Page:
The DOL recently began asking retirement plan sponsors to address the issue of uncashed distribution checks, according to one law firm.
Multiple clients of the firm have received letters from the Department of Labor alerting them about uncashed checks issued to participants, often by a company that previously was the plan’s record keeper, said Matthew Hawes, partner at Morgan Lewis. Late last week, Hawes and a colleague, Emily Rickard, an associate at the firm, published a post on the topic.
“The DOL has been reaching out even on very small benefits,” Hawes said. “The DOL’s view is clear here, in that they don’t care about the number of digits — they care about the underlying issue.”
It’s something that plan fiduciaries should be paying attention to, especially when the 401(k) or other plan changes record keepers, Hawes said.
“The DOL is talking to all plan fiduciaries here,” he said. “They view this as a fiduciary responsibility.”
Through the “letter-based initiative, the DOL is now urging retirement plan fiduciaries to recoup amounts held by former record keepers or paying agents that might have been overlooked during the transition of the service provider relationship to a new vendor,” the Morgan Lewis post read.
The letters sent to plan sponsors have not included deadlines for recouping the funds, although the DOL is requesting confirmation that the participants are reunited with their money, according to the law firm.
“While fiduciaries might conclude the cost of locating the participant or beneficiary to whom the uncashed amount is owed might exceed the value of the benefit itself, the DOL has made it clear that it expects fiduciaries to undertake efforts to return even small amounts to a plan’s trust,” the post read.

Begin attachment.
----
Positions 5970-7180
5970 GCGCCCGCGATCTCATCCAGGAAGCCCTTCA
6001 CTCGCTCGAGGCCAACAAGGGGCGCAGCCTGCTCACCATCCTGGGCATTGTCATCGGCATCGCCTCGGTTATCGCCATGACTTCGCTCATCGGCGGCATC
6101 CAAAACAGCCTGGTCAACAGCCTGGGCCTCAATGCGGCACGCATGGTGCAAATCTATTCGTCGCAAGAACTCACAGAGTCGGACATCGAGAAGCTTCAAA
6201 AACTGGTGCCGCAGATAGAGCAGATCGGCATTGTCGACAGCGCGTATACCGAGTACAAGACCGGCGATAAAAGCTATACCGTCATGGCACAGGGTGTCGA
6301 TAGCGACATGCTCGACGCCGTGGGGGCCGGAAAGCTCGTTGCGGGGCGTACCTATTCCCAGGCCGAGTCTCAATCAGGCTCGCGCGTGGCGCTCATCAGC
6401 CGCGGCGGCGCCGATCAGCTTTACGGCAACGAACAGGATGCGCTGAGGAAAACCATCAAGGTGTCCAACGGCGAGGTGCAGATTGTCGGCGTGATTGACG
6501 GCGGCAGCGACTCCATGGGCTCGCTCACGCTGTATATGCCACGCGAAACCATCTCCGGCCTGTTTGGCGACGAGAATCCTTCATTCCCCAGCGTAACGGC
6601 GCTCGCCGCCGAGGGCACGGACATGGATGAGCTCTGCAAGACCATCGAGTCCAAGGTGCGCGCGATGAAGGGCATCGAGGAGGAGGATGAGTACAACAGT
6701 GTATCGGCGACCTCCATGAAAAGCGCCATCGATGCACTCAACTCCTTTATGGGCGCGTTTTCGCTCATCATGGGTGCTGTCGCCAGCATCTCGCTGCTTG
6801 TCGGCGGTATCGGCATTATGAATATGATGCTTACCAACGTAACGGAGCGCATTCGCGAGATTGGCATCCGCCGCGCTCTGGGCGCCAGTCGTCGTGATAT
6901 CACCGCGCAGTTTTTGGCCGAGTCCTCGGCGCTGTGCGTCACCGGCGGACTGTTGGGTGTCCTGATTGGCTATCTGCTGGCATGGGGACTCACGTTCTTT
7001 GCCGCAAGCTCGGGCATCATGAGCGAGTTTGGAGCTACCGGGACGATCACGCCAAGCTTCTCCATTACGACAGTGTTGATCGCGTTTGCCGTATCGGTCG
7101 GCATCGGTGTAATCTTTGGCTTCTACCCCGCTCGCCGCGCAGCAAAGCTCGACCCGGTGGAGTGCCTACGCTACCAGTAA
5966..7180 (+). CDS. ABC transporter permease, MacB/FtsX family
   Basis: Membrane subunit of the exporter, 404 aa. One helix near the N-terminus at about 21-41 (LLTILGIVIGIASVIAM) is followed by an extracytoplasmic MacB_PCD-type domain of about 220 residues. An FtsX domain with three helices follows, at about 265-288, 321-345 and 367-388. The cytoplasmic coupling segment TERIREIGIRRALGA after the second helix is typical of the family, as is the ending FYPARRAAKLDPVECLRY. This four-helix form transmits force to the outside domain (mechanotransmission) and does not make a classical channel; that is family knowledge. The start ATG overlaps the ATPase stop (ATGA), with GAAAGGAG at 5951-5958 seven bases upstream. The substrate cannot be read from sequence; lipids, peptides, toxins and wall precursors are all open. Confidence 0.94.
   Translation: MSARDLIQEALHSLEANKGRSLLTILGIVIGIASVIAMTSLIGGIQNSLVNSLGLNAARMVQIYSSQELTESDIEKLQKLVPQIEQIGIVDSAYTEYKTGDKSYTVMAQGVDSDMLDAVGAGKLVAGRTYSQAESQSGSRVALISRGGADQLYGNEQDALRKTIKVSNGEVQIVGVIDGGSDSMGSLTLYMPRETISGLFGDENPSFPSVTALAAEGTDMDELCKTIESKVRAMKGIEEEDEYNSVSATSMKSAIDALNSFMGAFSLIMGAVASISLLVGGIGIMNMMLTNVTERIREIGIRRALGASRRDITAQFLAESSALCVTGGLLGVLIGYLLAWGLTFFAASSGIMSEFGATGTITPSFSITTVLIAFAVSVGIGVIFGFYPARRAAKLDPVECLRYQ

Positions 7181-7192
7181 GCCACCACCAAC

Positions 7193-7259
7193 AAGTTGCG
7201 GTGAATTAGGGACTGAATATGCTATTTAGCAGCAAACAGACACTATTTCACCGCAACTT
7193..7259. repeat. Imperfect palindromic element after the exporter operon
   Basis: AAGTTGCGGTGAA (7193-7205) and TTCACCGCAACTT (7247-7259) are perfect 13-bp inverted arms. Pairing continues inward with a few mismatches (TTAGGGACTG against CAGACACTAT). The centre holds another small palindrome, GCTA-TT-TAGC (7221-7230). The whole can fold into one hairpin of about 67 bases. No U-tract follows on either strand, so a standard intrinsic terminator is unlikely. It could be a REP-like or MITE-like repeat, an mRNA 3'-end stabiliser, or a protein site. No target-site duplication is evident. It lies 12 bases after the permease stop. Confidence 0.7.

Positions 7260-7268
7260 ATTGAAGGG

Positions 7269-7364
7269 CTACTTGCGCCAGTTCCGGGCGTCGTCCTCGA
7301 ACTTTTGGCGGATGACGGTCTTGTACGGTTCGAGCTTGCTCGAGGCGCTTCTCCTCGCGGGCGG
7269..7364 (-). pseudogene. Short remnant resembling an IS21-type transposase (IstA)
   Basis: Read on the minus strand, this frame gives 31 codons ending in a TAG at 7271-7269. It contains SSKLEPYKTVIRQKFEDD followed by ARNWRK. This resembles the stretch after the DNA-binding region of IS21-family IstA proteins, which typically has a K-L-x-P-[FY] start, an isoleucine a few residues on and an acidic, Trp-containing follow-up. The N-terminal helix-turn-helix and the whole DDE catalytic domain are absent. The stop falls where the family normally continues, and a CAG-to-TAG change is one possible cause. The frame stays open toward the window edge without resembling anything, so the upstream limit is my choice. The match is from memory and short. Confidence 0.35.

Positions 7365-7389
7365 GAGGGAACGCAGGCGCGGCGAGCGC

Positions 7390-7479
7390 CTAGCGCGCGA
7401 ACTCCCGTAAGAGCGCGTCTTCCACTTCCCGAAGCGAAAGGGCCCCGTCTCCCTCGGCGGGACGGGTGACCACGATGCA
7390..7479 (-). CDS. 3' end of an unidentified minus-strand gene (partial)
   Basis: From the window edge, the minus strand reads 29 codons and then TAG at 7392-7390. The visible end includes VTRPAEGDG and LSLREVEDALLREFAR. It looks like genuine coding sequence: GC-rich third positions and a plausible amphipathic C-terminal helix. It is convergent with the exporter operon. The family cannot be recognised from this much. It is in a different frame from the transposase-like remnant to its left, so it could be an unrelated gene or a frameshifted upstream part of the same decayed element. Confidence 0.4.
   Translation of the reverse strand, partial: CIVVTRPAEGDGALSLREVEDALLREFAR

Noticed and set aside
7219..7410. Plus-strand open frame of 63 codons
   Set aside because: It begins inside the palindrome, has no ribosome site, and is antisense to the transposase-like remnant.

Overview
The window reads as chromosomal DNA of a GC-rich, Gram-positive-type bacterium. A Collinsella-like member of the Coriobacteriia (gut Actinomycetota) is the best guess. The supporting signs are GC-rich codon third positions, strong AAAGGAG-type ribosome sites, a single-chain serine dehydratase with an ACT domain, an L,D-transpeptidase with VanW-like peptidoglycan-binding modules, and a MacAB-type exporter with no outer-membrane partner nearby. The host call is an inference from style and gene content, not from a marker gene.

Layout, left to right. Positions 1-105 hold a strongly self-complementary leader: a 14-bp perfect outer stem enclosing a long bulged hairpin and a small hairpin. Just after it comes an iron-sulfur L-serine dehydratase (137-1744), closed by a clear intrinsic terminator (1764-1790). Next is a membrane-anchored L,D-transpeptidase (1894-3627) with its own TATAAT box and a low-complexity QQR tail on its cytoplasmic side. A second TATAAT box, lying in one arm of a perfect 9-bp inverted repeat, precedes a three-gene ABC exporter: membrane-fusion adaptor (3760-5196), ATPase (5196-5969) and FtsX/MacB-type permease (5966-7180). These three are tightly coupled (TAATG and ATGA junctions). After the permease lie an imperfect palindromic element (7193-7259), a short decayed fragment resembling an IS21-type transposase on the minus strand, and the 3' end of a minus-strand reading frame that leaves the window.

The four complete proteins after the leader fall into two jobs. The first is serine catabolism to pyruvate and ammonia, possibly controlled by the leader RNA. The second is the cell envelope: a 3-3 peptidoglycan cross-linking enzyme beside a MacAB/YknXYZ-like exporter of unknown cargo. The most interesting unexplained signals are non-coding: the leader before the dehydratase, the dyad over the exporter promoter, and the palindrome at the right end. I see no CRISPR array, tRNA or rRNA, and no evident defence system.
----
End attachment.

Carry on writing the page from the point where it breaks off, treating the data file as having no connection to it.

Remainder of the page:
The agency’s effort appears to be an extension of its focus on “missing” participants. Early this year, the DOL issued guidance for plan sponsors on finding participants they’ve lost track of — often former employees who moved and haven’t provided the company with current contact information.
Plan fiduciaries should review the policies and procedures outlined in agreements they have with plan and service providers, the law firm noted.
The DOL did not respond to a request for comment on the letters.
One group that represents employers, the Erisa Industry Committee, has not heard from any members about receiving letters from the DOL about uncashed checks, a spokesperson said in an email. However, the group testified before a DOL advisory council on the topic in 2019, noting that guidance was needed.
Plan sponsors have often been advised not to transfer uncashed checks to state unclaimed property funds, in part because state laws governing those practices are preempted by the Employee Retirement Income Security Act, ERIC stated at the time. Sponsors didn’t have a clear path to follow for trying to reunite people with their checks, the group noted.
Turning money over to states in most cases has not been an efficient way to do that. A paper published earlier this year found that in some states, only about 3% of people with unclaimed 401(k) assets reclaim them within two years of the money being escheated.
Andrew is half-human, half-gamer. He’s also a science fiction author writing for BleeBot.